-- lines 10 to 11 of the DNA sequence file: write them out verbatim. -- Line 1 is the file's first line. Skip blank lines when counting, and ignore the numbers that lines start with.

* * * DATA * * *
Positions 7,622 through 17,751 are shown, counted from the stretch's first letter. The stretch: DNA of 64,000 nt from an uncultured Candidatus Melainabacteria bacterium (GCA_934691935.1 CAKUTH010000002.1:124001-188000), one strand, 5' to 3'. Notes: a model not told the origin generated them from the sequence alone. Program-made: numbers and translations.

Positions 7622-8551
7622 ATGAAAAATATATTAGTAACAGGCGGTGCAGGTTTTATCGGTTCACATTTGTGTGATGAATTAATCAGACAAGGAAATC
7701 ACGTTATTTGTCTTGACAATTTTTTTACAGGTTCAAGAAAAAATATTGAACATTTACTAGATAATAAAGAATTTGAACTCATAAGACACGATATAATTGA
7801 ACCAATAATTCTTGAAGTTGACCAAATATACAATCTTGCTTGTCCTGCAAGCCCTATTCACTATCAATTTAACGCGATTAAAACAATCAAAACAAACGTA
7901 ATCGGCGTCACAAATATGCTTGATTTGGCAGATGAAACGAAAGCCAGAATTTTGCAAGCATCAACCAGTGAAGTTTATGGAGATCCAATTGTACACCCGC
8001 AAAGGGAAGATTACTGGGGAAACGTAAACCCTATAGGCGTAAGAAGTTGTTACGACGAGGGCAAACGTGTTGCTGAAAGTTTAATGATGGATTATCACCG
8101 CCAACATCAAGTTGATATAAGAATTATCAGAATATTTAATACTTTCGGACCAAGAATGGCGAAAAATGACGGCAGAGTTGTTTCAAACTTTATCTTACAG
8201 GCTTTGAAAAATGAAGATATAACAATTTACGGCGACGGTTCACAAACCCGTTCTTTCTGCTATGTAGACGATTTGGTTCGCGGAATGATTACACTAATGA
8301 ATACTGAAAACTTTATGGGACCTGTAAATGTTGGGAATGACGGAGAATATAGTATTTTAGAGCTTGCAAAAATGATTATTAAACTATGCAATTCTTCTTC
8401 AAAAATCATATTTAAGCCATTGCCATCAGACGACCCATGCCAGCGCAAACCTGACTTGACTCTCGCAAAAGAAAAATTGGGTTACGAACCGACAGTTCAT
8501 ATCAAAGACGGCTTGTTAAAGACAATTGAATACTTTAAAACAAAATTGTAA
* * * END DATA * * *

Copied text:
8301 ATACTGAAAACTTTATGGGACCTGTAAATGTTGGGAATGACGGAGAATATAGTATTTTAGAGCTTGCAAAAATGATTATTAAACTATGCAATTCTTCTTC
8401 AAAAATCATATTTAAGCCATTGCCATCAGACGACCCATGCCAGCGCAAACCTGACTTGACTCTCGCAAAAGAAAAATTGGGTTACGAACCGACAGTTCAT